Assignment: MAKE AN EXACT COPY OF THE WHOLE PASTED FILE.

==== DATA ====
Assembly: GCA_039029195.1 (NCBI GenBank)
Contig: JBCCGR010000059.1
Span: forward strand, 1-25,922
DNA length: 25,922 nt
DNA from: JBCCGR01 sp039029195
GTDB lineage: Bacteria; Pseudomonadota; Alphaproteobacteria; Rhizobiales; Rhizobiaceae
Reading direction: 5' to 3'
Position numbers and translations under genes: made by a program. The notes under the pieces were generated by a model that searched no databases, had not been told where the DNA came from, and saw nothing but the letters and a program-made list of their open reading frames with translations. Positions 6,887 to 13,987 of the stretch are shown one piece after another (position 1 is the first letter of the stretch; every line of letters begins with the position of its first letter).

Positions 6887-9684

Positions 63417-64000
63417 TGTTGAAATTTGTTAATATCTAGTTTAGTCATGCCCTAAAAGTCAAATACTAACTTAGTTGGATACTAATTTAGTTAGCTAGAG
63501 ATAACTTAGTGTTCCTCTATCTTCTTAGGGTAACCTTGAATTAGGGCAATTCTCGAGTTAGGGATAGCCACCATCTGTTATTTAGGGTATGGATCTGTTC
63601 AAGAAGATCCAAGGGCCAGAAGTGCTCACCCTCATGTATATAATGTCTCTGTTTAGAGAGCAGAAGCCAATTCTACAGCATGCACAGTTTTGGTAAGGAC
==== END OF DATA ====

Assembly: GCA_039029195.1 (NCBI GenBank)
Contig: JBCCGR010000059.1
Span: forward strand, 1-25,922
DNA length: 25,922 nt
DNA from: JBCCGR01 sp039029195
GTDB lineage: Bacteria; Pseudomonadota; Alphaproteobacteria; Rhizobiales; Rhizobiaceae
Reading direction: 5' to 3'
Position numbers and translations under genes: made by a program. The notes under the pieces were generated by a model that searched no databases, had not been told where the DNA came from, and saw nothing but the letters and a program-made list of their open reading frames with translations. Positions 6,887 to 13,987 of the stretch are shown one piece after another (position 1 is the first letter of the stretch; every line of letters begins with the position of its first letter).

Positions 6887-9684

Positions 63417-64000
63417 TGTTGAAATTTGTTAATATCTAGTTTAGTCATGCCCTAAAAGTCAAATACTAACTTAGTTGGATACTAATTTAGTTAGCTAGAG
63501 ATAACTTAGTGTTCCTCTATCTTCTTAGGGTAACCTTGAATTAGGGCAATTCTCGAGTTAGGGATAGCCACCATCTGTTATTTAGGGTATGGATCTGTTC
63601 AAGAAGATCCAAGGGCCAGAAGTGCTCACCCTCATGTATATAATGTCTCTGTTTAGAGAGCAGAAGCCAATTCTACAGCATGCACAGTTTTGGTAAGGAC